At their state capitol in Tallahassee on March 28, seven board members of the Florida Society of Rheumatology (FSR) lobbied to support legislation regarding prior authorization, step therapy and non-medical switching. They also educated lawmakers about rheumatic diseases and how access to the right therapy may dramatically improve patients’ lives.
“We talked about the problems encountered when step therapy is not appropriate for a patient and followed this with case studies. We talked about our patients and what kind of diseases they have. We explained that before biologic drugs were available, about half of rheumatoid arthritis patients were disabled within 10 years,” says FSR President Robert W. Levin, MD, a practicing rheumatologist in Clearwater, Fla. “We told them what the pharmacy benefit managers [PBMs] have done to usurp our primary role to guide our patients to the best therapy for their diseases. The current rebate system has allowed the PBMs to essentially practice medicine without a license.”
2 Key Issues
In Florida, bills must pass simultaneously in both houses of the legislature, says Dr. Levin. The FSR supports the Health Insurance Authorization bills (HB 877/SB 530), which would add transparency to prior authorization and step therapy processes that control fail-first protocols and require insurers to give policy holders and providers advance notice on protocol changes. “It would give us the option to sidestep step therapy when it’s not appropriate for a patient,” says Dr. Levin.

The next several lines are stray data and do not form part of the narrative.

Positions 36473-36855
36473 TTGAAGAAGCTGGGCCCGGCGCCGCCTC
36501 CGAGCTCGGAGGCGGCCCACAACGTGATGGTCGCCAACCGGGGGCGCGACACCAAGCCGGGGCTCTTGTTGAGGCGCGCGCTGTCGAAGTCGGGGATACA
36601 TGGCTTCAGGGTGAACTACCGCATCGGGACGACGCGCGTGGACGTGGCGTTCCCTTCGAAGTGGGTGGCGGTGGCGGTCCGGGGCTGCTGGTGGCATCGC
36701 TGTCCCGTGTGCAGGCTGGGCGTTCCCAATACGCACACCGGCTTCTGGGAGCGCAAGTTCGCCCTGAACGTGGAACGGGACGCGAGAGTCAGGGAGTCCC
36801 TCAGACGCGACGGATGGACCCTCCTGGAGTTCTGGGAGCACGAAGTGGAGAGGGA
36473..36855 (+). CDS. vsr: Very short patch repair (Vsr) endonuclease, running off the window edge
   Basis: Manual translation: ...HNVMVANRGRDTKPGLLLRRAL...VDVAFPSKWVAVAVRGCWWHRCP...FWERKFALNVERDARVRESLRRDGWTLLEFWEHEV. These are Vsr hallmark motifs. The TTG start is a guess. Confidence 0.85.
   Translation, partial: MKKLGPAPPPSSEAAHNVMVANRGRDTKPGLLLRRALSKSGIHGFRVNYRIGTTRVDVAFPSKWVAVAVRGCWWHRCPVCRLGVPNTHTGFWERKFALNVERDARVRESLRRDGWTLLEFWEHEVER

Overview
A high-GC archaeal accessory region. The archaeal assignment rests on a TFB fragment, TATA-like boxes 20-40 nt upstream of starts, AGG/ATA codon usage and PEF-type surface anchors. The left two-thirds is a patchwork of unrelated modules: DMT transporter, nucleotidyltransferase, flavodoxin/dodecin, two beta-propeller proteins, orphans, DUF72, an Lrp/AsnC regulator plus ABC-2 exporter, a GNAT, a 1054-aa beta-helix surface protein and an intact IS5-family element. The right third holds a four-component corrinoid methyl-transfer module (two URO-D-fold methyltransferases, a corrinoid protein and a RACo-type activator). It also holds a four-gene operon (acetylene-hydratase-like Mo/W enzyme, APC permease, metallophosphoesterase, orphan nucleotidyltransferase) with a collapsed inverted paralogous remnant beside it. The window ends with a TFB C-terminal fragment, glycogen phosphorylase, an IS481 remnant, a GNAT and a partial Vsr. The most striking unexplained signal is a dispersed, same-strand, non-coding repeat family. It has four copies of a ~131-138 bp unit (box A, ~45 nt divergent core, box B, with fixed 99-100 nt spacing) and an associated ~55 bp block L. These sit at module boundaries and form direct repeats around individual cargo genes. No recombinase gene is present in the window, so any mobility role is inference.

They also lobbied for the Consumer Protection from Nonmedical Changes to Prescription Drug Formularies bills (HB 95/SB 182), which would restrict health benefit plans from changing formularies in the middle of contracts, as well as restrict the subtraction of drugs from formularies. “This bill would force the insurer to keep the same drugs on the formulary for the whole insurance year.”
A Political Force
“Politically, we want to become a force to shape our own legislative agenda in Florida. It’s important to drive legislation on our issues as rheumatologists,” Dr. Levin says. “We learned the hard way that we needed to have feet on the ground at the legislature. We’ve worked to address bad language in bills and to have a seat at the table when legislation is being crafted. It’s an ongoing process. We want to improve what we are able to do for our patients and reduce the hassles of practicing medicine.”
Upcoming FSR Annual Meeting
The FSR will holds its annual meeting on June 22–25 in Orlando. More than 200 rheumatologists and 350 total attendees are expected, says Dr. Levin. Attendees can earn up to 14 continuing medical education hours, and topics include integrative rheumatology, evidence-based vasculitis treatment, as well as tips for success in the new Merit-Based Incentive Payment Systems (MIPS). There is also a track for office managers.